The immunization gap between wealthier, poorer children is shrinking, study finds,,,,
MONDAY, May 4 (HealthDay News) -- The good news from a new study is that more American children from low-income families are getting the vaccines they need.
The bad news is that there's still a wide disparity between low- and high-income children when it comes to protection against diphtheria, tetanus and whooping cough (pertussis), via the combo DTaP vaccine, the researchers say.
In a study published in the May issue of the Archives of Pediatric & Adolescent Medicine, researchers reported that timely vaccinations were up for low-income children for all vaccines, except the Haemophilus-influenzae (Hib) vaccine, where levels remained unchanged.
When the researchers looked at the disparity between low- and high-income children, they found the vaccination gap was closing for three vaccines, but was increasing for the three-in-one DTaP vaccine.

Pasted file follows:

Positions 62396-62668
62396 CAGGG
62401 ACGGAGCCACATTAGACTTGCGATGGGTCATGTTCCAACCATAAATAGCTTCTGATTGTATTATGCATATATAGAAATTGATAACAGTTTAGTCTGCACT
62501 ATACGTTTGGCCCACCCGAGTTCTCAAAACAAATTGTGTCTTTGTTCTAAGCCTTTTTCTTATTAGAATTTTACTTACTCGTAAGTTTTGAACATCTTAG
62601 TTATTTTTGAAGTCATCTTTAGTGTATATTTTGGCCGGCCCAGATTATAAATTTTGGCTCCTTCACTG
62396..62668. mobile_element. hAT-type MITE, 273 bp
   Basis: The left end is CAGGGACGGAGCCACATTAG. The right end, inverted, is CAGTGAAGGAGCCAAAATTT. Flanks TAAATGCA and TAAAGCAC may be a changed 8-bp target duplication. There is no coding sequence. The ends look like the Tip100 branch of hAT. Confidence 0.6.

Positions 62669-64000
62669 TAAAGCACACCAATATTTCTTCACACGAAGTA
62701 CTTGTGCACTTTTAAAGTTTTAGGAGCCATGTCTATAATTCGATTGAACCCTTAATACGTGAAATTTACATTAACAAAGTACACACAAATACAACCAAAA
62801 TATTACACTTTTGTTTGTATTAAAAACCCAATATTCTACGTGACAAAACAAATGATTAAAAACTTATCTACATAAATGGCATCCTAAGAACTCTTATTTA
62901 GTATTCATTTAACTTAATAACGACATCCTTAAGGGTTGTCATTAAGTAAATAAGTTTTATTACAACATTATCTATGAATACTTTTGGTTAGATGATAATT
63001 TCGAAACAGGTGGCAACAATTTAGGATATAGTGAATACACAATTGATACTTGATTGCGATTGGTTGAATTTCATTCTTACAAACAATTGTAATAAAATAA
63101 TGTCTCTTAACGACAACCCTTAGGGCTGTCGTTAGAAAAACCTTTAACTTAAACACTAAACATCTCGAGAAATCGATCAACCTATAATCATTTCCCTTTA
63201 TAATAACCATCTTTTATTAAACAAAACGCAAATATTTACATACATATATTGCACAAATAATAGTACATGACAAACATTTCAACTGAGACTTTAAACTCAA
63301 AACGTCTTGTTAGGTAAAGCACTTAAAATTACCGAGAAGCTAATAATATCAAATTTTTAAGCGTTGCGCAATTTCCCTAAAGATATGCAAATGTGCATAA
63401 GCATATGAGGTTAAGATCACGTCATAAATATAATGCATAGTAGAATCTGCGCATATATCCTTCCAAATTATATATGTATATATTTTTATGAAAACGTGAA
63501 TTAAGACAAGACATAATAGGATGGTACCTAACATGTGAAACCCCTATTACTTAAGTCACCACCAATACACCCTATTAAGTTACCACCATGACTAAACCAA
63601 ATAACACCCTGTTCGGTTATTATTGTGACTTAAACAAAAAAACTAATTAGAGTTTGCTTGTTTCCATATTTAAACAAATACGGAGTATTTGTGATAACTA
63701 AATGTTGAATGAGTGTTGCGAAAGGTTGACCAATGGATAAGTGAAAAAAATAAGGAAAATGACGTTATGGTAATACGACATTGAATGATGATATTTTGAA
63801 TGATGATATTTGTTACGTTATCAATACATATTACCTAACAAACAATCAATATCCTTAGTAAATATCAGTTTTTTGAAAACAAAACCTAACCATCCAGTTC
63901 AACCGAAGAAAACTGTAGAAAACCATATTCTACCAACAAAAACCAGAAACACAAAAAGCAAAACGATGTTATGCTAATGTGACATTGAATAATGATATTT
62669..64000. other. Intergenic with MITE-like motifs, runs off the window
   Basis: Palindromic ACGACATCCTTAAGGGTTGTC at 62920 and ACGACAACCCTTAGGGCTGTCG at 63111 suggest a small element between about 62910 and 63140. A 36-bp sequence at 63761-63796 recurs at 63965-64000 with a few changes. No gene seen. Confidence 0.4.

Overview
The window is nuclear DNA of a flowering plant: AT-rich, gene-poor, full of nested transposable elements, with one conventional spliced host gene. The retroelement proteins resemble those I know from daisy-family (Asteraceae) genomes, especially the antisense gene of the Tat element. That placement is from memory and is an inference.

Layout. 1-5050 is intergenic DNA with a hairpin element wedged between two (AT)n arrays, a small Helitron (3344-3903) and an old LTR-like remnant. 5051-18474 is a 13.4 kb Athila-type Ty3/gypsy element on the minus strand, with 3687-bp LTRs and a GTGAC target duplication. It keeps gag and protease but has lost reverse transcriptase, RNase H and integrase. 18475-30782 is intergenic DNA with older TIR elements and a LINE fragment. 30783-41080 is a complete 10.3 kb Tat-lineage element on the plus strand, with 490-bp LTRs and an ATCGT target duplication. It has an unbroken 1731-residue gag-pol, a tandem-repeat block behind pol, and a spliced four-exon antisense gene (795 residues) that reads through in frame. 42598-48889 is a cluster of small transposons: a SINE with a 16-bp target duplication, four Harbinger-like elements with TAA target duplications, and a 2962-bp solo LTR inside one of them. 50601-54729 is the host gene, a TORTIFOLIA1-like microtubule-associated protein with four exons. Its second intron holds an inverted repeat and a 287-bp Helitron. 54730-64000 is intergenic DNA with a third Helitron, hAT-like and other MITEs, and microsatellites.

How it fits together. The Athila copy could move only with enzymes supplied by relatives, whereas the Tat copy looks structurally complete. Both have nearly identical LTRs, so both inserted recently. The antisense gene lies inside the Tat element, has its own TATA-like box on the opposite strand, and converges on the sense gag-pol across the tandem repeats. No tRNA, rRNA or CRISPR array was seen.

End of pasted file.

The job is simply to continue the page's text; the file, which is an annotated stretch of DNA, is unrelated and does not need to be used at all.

"We've made progress, but we still have a long ways to go," Dr. Mark Diamond, a pediatrician at Children's Hospital of Pittsburgh, said of the study.
"Further progress in timely vaccination may be achieved by improving health care providers' reminder/recall systems, implementing educational interventions that address barriers to vaccination, and increasing parents' awareness of the Vaccines for Children Program," wrote the study's authors.
The Vaccines for Children Program (VCP) was established in 1994 to provide free or low-cost vaccines to low-income children. The program was developed after a resurgence of measles was observed between 1989 and 1991. Measles cases disproportionately affected inner-city, preschool-aged, and minority children, experts noted.
The current study was designed to assess whether or not most 19- to 35-month-old low-income children were receiving timely vaccinations. Low-income households were defined as t
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